Numerical modelling of deformation and fluid flow in hydrothermal systems
McLellan, John George (2004) Numerical modelling of deformation and fluid flow in hydrothermal systems. PhD thesis, James Cook University.
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Geomechanical processes involved in mineralisation of several Australian deposits were tested using both continuous and discontinuous modelling techniques. Numerical modelling using both the finite difference method and discrete element method, were carried out by firstly devising conceptual models. This also allowed rigorous sensitivity testing of many input parameters throughout the modelling procedure. Fully coupled deformation and fluid flow modelling was applied to investigate and establish the influence of topography, structure and extension on porous media fluid flow. Iron ore genesis in the Hamersley Province, W.A., has been a contentious genetic issue for many years, with several ore genesis models proposed. Modelling results from this study confirm the mechanical feasibility of focusing both surface and basinal derived fluids towards sites of iron ore genesis during Proterozoic orogenic collapse, providing upward and downward migration of (reduced and oxidised)fluids during deformation, and allowing infiltration of banded iron formations and consequent silica loss during permeability increase, resulting in favourable conditions for ore genesis.
Extension and contractional models of potential scenarios of ore emplacement at the Century Zn-Pb-Ag deposit in northwest Queensland were tested by a combination of 3-D structural modelling and fully coupled fluid flow models. Three conceptual models were devised, and two of these were fully tested by numerical simulations (diagenetic and epigenetic), the other (syngenetic) by Geological Computer Aided Design (GoCad). Reconstruction of the 3-D structural model displayed thickness and grade relationships to NE trending growth faults, providing evidence that supports a syngenetic model of emplacement. Numerical models provide clear evidence that stratiform Zn-Pb mineralisation is difficult to achieve in subsurface conditions, due to the low permeability of shale units. During contractional deformation, modelling results suggest that it would most probably result in fault or vein style mineralisation at the Century deposit, due to the proximal nature of fluid focussing relative to the faults.
The Eastern Succession of the Mt Isa Inlier is a mineral rich region, with many large deposits such as Cannington Pb-Zn-Ag, Osborne Cu-Au, and Slewyn Cu-Au. This area has been the focus of mineral exploration for some years, and evaluating the prospectivity of this region is one of the current goals of the pmd*CRC. Stress partitioning in this region, during the Isan Orogeny, may have played a vital role in determining the locations of mineral deposits as a result of failure and fluid flow. Discrete element modelling of the Eastern Succession provides strong correlations with known ore deposits and prospects, particularly in the Selwyn region, and also provides several testable targets. Comparisons of these results correspond well with other current prospectivity analysis of the region. The results indicate that mineralising fluids were preferentially focussed into zones of anomalous stress in and around fault zone bends and intersections, and intrusive metasediment contacts. Furthermore the optimum far-field stress that provides the best correlation with known deposit distribution was orientated E/SE rather that E/W, suggesting a component of regional transpression late in the 1600 – 1500 Ma Isan Orogeny.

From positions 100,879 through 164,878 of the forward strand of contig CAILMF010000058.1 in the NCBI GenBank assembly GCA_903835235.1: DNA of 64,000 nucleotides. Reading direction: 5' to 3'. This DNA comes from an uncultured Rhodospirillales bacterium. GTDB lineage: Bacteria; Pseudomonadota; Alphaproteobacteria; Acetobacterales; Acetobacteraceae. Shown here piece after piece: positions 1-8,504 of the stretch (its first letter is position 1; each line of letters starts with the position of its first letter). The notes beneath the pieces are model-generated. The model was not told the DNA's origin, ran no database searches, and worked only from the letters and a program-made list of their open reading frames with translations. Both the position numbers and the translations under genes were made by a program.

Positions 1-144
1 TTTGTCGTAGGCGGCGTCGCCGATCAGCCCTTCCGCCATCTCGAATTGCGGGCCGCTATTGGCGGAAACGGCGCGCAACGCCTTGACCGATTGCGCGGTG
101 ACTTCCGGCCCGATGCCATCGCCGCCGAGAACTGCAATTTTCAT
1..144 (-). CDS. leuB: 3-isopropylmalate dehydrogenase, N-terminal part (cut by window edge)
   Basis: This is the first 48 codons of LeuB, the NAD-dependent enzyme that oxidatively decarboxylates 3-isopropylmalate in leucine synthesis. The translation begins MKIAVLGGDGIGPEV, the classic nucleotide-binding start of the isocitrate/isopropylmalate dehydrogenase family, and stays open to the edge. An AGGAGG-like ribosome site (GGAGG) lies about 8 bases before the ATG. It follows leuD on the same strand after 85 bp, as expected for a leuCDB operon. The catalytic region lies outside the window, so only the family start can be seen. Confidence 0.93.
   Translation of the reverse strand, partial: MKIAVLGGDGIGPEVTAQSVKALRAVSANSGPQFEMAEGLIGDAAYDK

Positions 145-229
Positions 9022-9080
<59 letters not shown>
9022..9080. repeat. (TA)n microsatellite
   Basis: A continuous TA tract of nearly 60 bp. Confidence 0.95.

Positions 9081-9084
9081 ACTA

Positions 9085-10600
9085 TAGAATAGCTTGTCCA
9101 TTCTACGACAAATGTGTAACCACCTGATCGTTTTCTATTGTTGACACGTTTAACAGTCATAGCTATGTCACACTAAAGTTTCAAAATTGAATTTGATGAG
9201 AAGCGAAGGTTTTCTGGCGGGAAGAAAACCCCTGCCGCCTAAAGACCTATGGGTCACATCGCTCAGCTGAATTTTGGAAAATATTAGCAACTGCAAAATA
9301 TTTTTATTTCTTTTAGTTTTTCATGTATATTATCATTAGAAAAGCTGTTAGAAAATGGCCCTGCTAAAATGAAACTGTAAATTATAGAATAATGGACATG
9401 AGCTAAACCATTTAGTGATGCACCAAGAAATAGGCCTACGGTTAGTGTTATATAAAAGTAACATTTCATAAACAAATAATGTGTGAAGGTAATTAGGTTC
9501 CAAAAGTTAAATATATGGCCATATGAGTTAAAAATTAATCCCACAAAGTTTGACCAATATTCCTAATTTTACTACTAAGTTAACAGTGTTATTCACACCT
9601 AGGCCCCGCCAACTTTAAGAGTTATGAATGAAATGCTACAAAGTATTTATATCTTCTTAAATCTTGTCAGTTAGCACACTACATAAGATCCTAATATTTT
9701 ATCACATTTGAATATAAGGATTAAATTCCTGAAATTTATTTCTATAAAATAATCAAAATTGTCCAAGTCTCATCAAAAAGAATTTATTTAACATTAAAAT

Extension related mineralisation is commonly linked to near surface fluids penetrating into deeper parts of the crust and possible fluid mixing occurring. The general mechanics of extensional faulting are fairly well understood at a range of scales, and many models have been proposed. Hydrodynamic models, however, are considerably fewer. This study applied fully coupled deformation and fluid flow numerical models to test the role of extensional deformation and its effects on fluid flow, particularly at basement-cover interfaces. Large contrasts in the permeability of the basement and cover restrict fluid exchange between these two units, unless permeable faults or shear zones are present. Downward migration of fluids is a natural consequence of the extension of dilatant materials where strain rates are high. Rapid decreases in pore pressure, as a result of dilation and failure, may provide mechanisms for mass transfer across basement cover interfaces.
|Item Type:||Thesis (PhD)|
|Keywords:||geomechanical processes, mineralisation, ore deposits, numerical modelling, deformation, fluid flow, hydrothermal systems, fully coupled deformation, fully coupled fluid flow, ore genesis, Western Australia, Hamersley Province, Queensland, Eastern Succession, Mount Isa Inlier, Mount Isa Block, Century deposit|
|FoR Codes:||04 EARTH SCIENCES > 0403 Geology > 040312 Structural Geology @ 50%|
04 EARTH SCIENCES > 0403 Geology > 040307 Ore Deposit Petrology @ 50%
|SEO Codes:||97 EXPANDING KNOWLEDGE > 970104 Expanding Knowledge in the Earth Sciences @ 100%|
|Deposited On:||09 Feb 2010 12:10|
|Last Modified:||12 Feb 2011 02:25|
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